Using the keys themselves as a graphic works really well. They are the only tactile part of the game currently so therefore their presence isn’t entirely about the visual. The keys will turn green when pressed to help the user confirm they are interacting correctly, and a small 6 key keyboard will be acquired to be the game interface for now. For the moment, if keys are numbered 1-6 with 1,2,3 being the top row and 4,5,6 being the second row, keys 2,4,5,6 will be used to control the movement of the character. key 1 will be used to activate a voice indicator of the current level and play time, and key 3 will be held for 5 seconds to restart the game with audio indicators for the 5 seconds pressed. These will be explained during the tutorial segment.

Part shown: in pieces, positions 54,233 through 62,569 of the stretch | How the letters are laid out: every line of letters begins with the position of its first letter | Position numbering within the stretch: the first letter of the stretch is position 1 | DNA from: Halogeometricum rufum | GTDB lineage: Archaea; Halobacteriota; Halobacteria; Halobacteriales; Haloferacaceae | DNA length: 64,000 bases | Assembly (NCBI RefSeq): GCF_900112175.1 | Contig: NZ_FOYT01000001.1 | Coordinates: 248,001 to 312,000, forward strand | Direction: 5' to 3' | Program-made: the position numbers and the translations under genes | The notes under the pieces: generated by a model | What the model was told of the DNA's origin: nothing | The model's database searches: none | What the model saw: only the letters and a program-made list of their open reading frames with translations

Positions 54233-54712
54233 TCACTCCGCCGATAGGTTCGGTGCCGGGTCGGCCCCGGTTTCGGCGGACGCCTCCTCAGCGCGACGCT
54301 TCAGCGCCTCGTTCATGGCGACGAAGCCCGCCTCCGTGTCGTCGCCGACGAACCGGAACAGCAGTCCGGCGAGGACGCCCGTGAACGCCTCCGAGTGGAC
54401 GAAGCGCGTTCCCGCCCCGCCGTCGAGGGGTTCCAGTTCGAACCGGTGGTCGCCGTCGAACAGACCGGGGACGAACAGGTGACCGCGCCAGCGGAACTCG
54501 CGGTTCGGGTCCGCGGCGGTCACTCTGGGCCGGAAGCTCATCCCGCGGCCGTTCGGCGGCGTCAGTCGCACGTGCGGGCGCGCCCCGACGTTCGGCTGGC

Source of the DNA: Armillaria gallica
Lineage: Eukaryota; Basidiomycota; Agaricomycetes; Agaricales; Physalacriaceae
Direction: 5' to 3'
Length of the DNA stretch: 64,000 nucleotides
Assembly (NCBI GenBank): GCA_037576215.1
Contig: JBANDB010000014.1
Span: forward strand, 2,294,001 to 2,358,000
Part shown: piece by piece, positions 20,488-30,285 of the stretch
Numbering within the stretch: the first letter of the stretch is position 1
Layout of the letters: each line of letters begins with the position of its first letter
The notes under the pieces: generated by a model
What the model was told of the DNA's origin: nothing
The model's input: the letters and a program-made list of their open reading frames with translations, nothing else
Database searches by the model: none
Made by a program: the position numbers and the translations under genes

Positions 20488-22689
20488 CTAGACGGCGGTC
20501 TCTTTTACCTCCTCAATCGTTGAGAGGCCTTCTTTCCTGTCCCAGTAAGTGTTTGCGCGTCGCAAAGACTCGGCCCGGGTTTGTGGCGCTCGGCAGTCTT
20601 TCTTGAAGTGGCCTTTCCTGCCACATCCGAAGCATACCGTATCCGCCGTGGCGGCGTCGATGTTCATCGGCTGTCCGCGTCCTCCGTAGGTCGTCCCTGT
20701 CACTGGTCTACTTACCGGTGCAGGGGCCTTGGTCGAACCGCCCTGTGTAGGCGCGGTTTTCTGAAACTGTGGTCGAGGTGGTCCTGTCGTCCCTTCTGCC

After playing through the game, the spoken voice queues given to the player also need to be revised alongside the specific sounds. These are going to be changed as follows for various actions:

Hello and welcome to here, an audio only game, any visuals are only to indicate the game is running. Use the R, D, F and G keys to move in the game. The T key will tell you the level and current play time, and the E key will reset the playthrough. Your aim is to navigate through a series of maze levels using spatial sound, headphones are required. Two sounds will be played for you now, please listen carefully…. This sound indicates that you are near a wall…. This sound indicates the end of the level which you are aiming for, try to move to this one now.